Mario Draghi, President of the ECB (European Central Bank), urged Greece to remain a member of the 17 member eurozone countries. He actually admitted that Greece’s political turmoil may and can lead to its exit from the currency bloc.
During his speech, honoring departing ECB board member Jose Manuel Gonzalez-Paramo, Draghi said, “Our strong preference is that Greece will continue to stay in the euro area.”
He declared that whether Greece will stay or go isn’t exactly up to ECB to decide, simply because its founding treaty “does not foresee anything on an exit.” He stressed the fact that the ECB is mainly focused on the anti-inflation mandate and “preserving the integrity of our balance sheet,” suggesting that the ECB won’t go out of its way to prop up Athens.
Draghi made it clear that Greece’s future in the eurozone lies (literally) at the hands of Greek voters, who will go to the polls again next month, in a second attempt to form a government.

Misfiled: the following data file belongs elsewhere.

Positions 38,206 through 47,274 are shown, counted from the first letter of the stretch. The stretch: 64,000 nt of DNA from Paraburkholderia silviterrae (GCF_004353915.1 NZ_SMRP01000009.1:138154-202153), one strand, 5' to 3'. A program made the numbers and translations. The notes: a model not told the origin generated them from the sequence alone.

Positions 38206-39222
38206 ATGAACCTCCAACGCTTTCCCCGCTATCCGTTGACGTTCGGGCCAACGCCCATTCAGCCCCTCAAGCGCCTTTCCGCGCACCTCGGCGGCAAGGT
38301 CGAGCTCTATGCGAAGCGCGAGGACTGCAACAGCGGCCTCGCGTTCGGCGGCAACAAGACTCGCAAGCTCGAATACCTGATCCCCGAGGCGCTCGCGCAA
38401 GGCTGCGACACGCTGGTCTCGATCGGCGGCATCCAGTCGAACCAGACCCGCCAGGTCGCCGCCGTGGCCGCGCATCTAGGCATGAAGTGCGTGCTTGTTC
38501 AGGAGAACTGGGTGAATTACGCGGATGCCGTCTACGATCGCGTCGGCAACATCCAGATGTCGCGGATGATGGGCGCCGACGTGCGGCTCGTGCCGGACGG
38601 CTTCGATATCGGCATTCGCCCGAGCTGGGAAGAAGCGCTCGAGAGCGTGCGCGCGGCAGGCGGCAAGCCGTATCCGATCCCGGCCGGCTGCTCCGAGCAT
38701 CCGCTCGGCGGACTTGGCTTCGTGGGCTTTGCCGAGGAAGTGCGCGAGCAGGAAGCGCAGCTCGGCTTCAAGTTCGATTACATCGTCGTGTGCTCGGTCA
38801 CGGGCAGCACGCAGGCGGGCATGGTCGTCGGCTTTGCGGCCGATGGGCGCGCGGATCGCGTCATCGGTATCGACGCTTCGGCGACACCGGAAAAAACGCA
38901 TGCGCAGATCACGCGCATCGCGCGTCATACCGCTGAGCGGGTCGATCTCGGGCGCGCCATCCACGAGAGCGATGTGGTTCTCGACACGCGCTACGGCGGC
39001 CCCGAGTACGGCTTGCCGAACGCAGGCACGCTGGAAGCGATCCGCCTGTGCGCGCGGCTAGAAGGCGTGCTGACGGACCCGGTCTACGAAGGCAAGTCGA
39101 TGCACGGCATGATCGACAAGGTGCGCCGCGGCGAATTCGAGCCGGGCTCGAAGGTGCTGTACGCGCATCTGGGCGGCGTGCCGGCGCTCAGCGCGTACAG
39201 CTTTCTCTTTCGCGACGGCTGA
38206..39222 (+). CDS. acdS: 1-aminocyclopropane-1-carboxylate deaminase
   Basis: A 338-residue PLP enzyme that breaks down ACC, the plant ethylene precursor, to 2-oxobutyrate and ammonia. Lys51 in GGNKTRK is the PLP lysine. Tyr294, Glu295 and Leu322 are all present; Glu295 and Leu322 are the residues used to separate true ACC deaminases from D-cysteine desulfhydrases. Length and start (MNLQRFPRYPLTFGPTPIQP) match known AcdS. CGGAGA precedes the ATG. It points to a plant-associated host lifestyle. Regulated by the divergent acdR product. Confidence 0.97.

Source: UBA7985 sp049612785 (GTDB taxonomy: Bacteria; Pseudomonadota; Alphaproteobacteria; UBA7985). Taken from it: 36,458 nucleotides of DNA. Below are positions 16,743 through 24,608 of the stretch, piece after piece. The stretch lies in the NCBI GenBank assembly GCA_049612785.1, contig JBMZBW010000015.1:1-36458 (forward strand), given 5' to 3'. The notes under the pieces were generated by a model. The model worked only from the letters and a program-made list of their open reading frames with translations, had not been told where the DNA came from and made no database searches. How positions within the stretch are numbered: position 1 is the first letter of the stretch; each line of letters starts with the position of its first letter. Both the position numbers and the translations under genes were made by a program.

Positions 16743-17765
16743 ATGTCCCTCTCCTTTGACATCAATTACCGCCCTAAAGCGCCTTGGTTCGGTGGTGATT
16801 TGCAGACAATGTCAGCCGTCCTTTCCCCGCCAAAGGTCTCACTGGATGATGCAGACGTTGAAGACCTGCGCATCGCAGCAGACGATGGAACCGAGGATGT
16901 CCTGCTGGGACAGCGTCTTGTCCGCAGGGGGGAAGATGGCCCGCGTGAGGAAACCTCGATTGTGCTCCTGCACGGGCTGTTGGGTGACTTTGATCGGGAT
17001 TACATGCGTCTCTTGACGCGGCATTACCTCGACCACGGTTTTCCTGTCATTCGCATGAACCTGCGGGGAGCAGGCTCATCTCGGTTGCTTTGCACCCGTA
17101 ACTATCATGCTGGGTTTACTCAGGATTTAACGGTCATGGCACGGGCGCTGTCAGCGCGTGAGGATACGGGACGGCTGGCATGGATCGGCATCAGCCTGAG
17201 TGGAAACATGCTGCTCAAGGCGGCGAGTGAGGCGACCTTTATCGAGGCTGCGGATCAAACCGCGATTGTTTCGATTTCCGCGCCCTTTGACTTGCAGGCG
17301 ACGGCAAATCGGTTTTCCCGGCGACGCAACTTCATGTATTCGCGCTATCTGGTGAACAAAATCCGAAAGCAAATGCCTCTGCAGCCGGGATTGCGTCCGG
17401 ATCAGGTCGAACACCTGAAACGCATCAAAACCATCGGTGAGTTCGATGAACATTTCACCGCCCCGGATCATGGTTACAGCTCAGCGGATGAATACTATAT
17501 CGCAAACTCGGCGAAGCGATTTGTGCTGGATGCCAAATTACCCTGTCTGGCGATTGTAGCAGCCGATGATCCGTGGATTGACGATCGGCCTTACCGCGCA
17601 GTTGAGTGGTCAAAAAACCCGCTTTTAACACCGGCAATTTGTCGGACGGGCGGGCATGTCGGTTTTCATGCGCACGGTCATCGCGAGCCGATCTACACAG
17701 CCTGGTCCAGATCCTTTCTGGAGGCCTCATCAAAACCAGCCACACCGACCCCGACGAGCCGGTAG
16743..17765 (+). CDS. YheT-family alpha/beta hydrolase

Despite everything being said and done, the ECB is actually increasing the pressure on Greek authorities to carry out a recapitalization of the banking system, since most of its equity was wiped out by the restructuring of Greece’s privately held debt earlier this year.
Once Greek banks are recapitalized, they should be able to access the ECB’s normal operations again; that’s according to the ECB.
This statement was issued at the end of a very difficult day of speculation and rumors over an increasingly fragile financial situation in Greece.